Thursday, February 18, 2010

Vancouver Olympics a family event

I don't know about you, but there aren't too many things that will hold the interest of everyone in our family, for a prolonged period of time, so that we can actually spend more of our free time together than not.

I'm talking about the Vancouver Winter Olympics televised nightly for a total of two weeks.  From the Opening Ceremony last Friday night (my teenager stayed in!) to the nightly coverage of all things snowy and sporty, my family is hangin' together.

It's not that we don't like spending time together as a family, but for all age levels and our different interests, its not often we will spend night after night in one room.  Its been so great!  Wednesday night's women's downhill ski race was as action packed, drama filled and as heartwarming as any one of our favorite movies.

Action:  The track was so rock hard, fast and bumpy, three skiiers crashed before hitting the finish line!

Drama:  U.S. skiier Lindsey Vonn has been suffering a let injury for days and wasn't even sure if she could compete.   Lindsey waited at the top, focused and ready, but still hearing of crash after crash before her.  A couple of the women appeared so apprehensive it was as if they traded in their chance for a medal just to get down the mountain (1.8 miles) in one piece. 

Heartwarming conclusion:  Vonn did win Gold, could barely compose herself through a TV interview, ran to her husband, collapsed into his arms and sobbed for a full minute!

There really has been something for everyone.  My teenager likes the snowboarding and short track, my seven year old likes moguls, luge, and can't wait for bobsled, my hubby digs hockey and downhill, and I love it all!  Let me not forget to mention, this televised event is completely family friendly entertainment.  We haven't even seen the nightly inappropriate commercials peddling cures for ailments we'd rather not talk about in front of our kids.

We are watching together, cheering together, learning about different sports, and being inspired to learn new ones. There are even lessons of geography, as we interpret the flags of other teams. I have always enjoyed watching the Olympics. This year, I especially appreciate how such an event is just cool enough for my teen, and fun enough for my youngest, to hang out with mom and dad, even on a Friday night.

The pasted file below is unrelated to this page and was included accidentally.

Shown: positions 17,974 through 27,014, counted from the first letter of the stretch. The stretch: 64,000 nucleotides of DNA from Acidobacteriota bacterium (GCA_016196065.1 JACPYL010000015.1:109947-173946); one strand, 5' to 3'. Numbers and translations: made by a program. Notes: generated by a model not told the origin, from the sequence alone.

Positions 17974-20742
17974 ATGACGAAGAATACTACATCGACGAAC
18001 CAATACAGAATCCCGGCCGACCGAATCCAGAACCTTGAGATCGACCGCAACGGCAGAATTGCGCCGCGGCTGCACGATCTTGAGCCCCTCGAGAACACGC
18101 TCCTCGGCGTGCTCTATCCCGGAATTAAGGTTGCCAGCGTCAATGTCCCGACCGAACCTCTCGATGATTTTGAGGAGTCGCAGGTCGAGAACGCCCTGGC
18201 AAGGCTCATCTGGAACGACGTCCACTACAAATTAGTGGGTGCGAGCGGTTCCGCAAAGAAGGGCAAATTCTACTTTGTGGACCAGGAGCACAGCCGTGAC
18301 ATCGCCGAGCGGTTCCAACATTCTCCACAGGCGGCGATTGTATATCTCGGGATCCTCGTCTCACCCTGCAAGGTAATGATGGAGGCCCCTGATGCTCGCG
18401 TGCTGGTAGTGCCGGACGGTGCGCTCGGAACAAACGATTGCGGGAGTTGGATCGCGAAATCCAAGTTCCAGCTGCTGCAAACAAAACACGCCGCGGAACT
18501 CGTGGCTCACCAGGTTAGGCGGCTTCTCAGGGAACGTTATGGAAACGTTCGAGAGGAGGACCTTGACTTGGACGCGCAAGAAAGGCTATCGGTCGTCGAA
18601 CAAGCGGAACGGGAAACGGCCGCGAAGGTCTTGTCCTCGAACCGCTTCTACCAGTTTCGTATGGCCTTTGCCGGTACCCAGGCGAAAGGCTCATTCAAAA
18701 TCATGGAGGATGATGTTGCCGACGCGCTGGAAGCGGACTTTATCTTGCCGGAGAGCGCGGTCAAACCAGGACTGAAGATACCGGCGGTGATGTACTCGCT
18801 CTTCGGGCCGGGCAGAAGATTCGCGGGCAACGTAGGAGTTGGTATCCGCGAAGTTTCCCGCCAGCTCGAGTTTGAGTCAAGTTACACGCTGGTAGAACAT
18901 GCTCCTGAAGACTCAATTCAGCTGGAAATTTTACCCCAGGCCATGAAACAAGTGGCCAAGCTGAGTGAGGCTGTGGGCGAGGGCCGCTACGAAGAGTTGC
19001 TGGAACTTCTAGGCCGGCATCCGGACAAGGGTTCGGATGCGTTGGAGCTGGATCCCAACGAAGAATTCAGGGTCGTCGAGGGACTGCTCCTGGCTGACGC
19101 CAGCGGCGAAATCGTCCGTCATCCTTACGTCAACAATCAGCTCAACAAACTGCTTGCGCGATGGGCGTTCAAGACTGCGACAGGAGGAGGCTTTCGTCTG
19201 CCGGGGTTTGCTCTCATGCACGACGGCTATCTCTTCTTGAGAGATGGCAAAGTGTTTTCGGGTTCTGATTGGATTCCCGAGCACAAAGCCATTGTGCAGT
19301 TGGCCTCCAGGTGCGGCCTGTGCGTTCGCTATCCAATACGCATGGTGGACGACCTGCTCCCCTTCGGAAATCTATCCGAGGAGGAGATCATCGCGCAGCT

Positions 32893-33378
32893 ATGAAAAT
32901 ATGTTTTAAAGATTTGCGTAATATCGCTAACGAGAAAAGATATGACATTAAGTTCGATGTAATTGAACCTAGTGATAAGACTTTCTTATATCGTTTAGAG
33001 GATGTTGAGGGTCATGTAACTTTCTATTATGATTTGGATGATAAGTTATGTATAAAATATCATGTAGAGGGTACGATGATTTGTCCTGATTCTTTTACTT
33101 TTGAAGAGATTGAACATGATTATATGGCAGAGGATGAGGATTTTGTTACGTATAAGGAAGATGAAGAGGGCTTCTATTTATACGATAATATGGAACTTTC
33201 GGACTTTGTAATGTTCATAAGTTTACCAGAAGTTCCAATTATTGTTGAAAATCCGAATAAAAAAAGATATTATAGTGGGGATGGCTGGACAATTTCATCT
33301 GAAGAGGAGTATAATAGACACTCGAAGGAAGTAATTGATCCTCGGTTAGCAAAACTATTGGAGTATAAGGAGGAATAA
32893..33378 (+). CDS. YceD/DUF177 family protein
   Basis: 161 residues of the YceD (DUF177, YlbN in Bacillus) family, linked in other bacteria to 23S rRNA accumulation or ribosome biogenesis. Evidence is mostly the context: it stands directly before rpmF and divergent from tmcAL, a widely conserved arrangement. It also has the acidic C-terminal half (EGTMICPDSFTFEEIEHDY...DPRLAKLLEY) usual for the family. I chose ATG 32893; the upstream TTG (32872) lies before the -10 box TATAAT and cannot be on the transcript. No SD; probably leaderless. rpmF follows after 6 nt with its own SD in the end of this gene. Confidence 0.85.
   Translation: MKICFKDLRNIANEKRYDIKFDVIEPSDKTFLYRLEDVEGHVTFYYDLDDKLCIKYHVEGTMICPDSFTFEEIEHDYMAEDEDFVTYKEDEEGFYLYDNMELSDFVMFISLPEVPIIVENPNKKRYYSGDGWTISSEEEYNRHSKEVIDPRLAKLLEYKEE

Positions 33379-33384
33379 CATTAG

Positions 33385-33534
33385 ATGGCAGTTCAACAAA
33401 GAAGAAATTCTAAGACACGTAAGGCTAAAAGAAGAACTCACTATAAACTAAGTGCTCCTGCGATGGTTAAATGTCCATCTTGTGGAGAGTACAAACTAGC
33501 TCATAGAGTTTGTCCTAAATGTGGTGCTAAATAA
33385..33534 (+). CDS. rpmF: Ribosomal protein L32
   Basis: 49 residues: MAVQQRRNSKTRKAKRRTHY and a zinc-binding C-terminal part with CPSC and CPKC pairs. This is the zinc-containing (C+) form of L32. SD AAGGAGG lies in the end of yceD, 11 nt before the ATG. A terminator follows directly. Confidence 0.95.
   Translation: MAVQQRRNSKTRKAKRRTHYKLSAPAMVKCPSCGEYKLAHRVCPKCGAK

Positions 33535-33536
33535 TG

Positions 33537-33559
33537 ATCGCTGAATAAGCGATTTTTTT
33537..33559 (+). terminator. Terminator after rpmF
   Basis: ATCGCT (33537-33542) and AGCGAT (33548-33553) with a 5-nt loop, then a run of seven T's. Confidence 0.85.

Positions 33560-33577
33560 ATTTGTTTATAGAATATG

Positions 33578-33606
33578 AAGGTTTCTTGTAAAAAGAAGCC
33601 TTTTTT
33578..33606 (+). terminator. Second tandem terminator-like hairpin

Sunday, February 7, 2010

Lifelong Benefits of Learning a Second Language Young

Enough research has been done over a long enough period of time to show there is absolutely a significant life-long benefit for children who learn a second, or even third language at a very young age. Universities like Oxford, Cornell, and Cambridge have done intensive studies and their conclusions are all in alignment. Bilingual children experience greater academic success, self-confidence and cultural sensitivity that continues throughout their lives.

According to the Language League, there are the “5 C’s” of early language learning. They are: Capture the critical period, Craft cognitive skills, Cultivate self-confidence, Celebrate cultural understanding, and Create a world of possibility.

Jiemin Jacobson, owner of Saline’s Children’s Creative Learning Center, believes so much in the importance of a second language at an early age, she has decided to make learning Chinese part of their everyday curriculum, with no additional tuition. “ We don’t want any child to not be able to learn such an important skill because of their inability to pay.” Jacobson suggests her preschoolers already benefit from a strong literacy foundation so the addition of a second language will contribute to academic success in the future. Studies indicate children who are bilingually fluent do better on SAT, ACT and other college assessment tests.

Research shows the ideal time to learn a second language is from birth to about age 10 or 12. A child’s brain is still developing language skills at a young age and will literally create “more room” to support the second language as it develops. Learning a second language after this developmental phase is still possible, but new “space” has to be created to house the new skills. It’s like realizing you need to add on an addition to your house while still in the building phase, instead of after construction is complete. This idea refutes the common misunderstanding that a second language is confusing to children who are learning it, before their home language is mastered. Young brains have the ability to compartmentalize as needed during development, storing the two languages equally.

A study conducted at the Cornell Language Acquisition Lab (CLAL), concluded children who learn a second language can maintain attention despite outside stimuli better than children who know only one language. This is the skill needed for a person to be able to achieve goals in the presence of distraction, which is important throughout many aspects of academic success.

Parents are increasingly realizing the benefit their children can reap from the exposure to other languages and cultures. “We’ve added the second language classes to our summer program for school age children too,” Jacobson said, "the need is great and the time is now while they are still young.”

Combine all of the research and reports and the outcome is similar. Any newly acquired skill ,like the mastery of a second language, will bring about a feeling of self-confidence and pride, especially if a child has mastered a skill his parent does not have. This adds to the spirit of independence and even empowerment. Socially, a child fluent in another language allows children to be more open and understanding to other cultures and academically, will ensure a competitive edge in the global marketplace of his or her future.